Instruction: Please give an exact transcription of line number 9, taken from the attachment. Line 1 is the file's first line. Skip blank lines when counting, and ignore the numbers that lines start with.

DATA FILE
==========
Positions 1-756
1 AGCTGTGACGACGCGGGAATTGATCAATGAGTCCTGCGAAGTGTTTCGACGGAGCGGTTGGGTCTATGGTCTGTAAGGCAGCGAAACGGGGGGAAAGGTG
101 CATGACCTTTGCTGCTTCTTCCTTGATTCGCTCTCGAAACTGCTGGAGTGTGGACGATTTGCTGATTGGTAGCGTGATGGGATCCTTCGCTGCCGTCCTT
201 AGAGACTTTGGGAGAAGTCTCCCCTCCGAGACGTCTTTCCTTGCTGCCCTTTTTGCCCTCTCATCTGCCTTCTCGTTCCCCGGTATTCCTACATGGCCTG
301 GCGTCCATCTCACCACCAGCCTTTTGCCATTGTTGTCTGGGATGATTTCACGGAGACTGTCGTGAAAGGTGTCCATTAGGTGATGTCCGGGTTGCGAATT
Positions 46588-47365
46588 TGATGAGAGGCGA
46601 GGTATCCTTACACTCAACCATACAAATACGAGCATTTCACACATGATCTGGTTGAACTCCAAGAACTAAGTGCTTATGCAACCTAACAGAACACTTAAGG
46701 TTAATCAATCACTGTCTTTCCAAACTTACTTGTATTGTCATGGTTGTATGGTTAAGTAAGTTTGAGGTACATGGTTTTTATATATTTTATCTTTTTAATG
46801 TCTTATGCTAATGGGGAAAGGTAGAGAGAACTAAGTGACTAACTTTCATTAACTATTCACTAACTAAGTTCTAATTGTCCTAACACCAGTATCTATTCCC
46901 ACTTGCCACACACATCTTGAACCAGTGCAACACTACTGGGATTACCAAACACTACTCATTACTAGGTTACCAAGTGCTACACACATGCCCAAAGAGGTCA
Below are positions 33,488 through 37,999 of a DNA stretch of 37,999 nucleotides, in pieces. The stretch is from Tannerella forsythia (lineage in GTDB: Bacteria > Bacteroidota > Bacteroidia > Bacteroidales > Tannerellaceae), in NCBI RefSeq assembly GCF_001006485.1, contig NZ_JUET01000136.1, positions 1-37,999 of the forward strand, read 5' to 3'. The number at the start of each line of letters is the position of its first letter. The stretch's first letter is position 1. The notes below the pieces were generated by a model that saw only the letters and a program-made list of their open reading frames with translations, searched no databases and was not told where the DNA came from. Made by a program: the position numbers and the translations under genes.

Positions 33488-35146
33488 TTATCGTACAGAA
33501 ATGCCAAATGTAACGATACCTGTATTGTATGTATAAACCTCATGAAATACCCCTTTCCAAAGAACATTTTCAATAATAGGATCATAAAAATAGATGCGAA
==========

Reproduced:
46701 TTAATCAATCACTGTCTTTCCAAACTTACTTGTATTGTCATGGTTGTATGGTTAAGTAAGTTTGAGGTACATGGTTTTTATATATTTTATCTTTTTAATG